Guest Editorials, Opinion

CNN’s town hall cannot give Trump unquestioned network airtime

Count us as enthusiastic celebrants of World Press Freedom Day, marked last week. Across the world, too many journalists are punished, imprisoned and even killed for daring to shine a light on the powerful. As another newspaper says, democracy dies in darkness; the flip side of that credo is that it can only thrive when the lights are on and the windows are open. 

But, to adapt the words once said to a fictional photographer for an imaginary New York newspaper, with freedom comes responsibility. The press can say what it wishes, but it should understand the implications of the choices it makes. 

That brings us to CNN’s Wednesday New Hampshire Donald Trump town hall. It’s reasonable that the network would want the leading Republican candidate for president and a former commander-in-chief who holds a commanding 36-point lead in primary polling (are Nikki Haley and Asa Hutchinson getting prime-time also?). But it’s imperative that those who control the floor ensure that Trump is asked tough questions and challenge him when he lies and distorts about the 2020 election results or anything else.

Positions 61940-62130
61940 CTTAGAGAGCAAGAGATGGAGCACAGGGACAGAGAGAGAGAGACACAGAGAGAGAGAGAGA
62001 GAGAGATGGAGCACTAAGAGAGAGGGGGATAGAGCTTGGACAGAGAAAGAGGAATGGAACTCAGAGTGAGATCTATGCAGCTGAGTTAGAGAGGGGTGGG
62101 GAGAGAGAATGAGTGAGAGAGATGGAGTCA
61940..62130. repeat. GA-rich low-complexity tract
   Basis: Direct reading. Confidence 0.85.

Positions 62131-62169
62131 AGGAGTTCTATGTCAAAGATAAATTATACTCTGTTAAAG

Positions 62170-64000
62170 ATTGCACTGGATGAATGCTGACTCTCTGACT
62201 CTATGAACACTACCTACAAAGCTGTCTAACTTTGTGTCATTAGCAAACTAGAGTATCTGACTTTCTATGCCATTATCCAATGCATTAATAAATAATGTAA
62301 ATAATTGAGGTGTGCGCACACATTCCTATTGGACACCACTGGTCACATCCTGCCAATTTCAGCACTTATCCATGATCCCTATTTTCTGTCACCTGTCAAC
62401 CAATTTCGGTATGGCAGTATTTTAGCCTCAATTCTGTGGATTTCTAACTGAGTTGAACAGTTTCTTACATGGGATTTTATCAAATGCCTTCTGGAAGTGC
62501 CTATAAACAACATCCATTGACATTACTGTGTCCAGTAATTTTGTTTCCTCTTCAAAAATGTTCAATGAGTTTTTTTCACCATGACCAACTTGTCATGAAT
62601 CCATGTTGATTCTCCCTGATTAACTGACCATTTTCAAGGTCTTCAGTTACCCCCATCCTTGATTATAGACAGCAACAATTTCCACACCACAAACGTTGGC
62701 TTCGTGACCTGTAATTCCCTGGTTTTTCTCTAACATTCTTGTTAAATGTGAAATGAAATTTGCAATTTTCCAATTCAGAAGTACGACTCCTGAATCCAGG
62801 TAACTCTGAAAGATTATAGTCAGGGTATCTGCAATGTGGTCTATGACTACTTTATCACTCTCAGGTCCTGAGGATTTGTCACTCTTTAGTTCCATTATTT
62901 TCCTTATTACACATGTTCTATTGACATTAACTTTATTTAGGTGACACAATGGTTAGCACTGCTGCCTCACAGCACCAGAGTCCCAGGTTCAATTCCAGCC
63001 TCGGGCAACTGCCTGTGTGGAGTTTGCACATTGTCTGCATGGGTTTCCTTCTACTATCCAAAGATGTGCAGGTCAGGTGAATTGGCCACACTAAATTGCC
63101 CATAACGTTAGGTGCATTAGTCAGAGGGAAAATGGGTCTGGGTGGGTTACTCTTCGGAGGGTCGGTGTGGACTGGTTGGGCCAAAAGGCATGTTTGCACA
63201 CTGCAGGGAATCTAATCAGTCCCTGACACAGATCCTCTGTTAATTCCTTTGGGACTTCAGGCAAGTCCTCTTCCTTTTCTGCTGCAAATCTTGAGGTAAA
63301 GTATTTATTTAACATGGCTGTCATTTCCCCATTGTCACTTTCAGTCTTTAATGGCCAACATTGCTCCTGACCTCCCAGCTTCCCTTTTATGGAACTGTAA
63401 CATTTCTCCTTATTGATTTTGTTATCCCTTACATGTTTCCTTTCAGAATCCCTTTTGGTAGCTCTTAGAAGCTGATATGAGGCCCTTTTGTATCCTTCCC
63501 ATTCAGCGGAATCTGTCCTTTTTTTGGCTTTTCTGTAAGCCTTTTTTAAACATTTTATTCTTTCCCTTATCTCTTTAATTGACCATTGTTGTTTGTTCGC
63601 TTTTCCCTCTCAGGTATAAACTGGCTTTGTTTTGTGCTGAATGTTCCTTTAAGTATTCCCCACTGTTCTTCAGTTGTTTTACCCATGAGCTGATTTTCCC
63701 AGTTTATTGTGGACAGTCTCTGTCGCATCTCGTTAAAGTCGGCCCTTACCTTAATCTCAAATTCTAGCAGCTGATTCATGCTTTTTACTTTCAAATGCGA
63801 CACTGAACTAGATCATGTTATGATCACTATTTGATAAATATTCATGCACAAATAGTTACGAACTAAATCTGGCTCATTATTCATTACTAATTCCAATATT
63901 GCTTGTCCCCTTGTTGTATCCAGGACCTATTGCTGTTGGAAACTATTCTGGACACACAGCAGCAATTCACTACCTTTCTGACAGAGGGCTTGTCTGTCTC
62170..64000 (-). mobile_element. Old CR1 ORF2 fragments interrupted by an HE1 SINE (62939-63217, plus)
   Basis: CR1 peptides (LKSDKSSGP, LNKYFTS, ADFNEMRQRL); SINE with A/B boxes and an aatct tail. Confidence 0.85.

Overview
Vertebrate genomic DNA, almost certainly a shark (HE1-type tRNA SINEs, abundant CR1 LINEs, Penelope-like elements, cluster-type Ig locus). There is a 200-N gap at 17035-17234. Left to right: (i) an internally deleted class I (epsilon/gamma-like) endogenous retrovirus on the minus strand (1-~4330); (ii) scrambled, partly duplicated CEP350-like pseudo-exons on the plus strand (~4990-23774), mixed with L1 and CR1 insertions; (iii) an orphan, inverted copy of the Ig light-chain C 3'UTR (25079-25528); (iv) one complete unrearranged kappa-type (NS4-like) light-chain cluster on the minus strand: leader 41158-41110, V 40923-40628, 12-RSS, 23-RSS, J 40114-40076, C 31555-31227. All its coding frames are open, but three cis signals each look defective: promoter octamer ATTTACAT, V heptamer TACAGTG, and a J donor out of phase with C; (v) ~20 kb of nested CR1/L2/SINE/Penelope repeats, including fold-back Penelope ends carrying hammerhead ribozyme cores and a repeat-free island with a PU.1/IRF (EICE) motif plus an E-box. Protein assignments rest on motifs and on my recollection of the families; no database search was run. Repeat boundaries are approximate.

When then-candidate Trump ran for president in 2015 and 2016, the press couldn’t look away. He said we should build a wall and make Mexico pay, ban Muslims from traveling to America and other things that both appalled responsible Americans and fueled his political rise. 

We don’t for a minute suggest those utterances weren’t newsworthy or should’ve led to a press blackout. Political journalists should convey what competitive candidates are saying, good, bad or indifferent — that’s called educating the public — even when the speaker is aiming his vitriol at those very journalists. What wasn’t necessary or wise was for networks, most notably CNN, to gift Trump hour after hour of free, unfiltered airtime, as they did during rally after rally. (A November 2015 Trump “Saturday Night Live” hosting gig was also, to say the least, ill-advised.)  

Kaitlan Collins will moderate. The burden is on her to ensure that the event is good journalism, not just for ratings. 

This editorial first appeared in the New York Daily News. This commentary should be considered another point of view and not necessarily the opinion or editorial policy of The Dominion Post.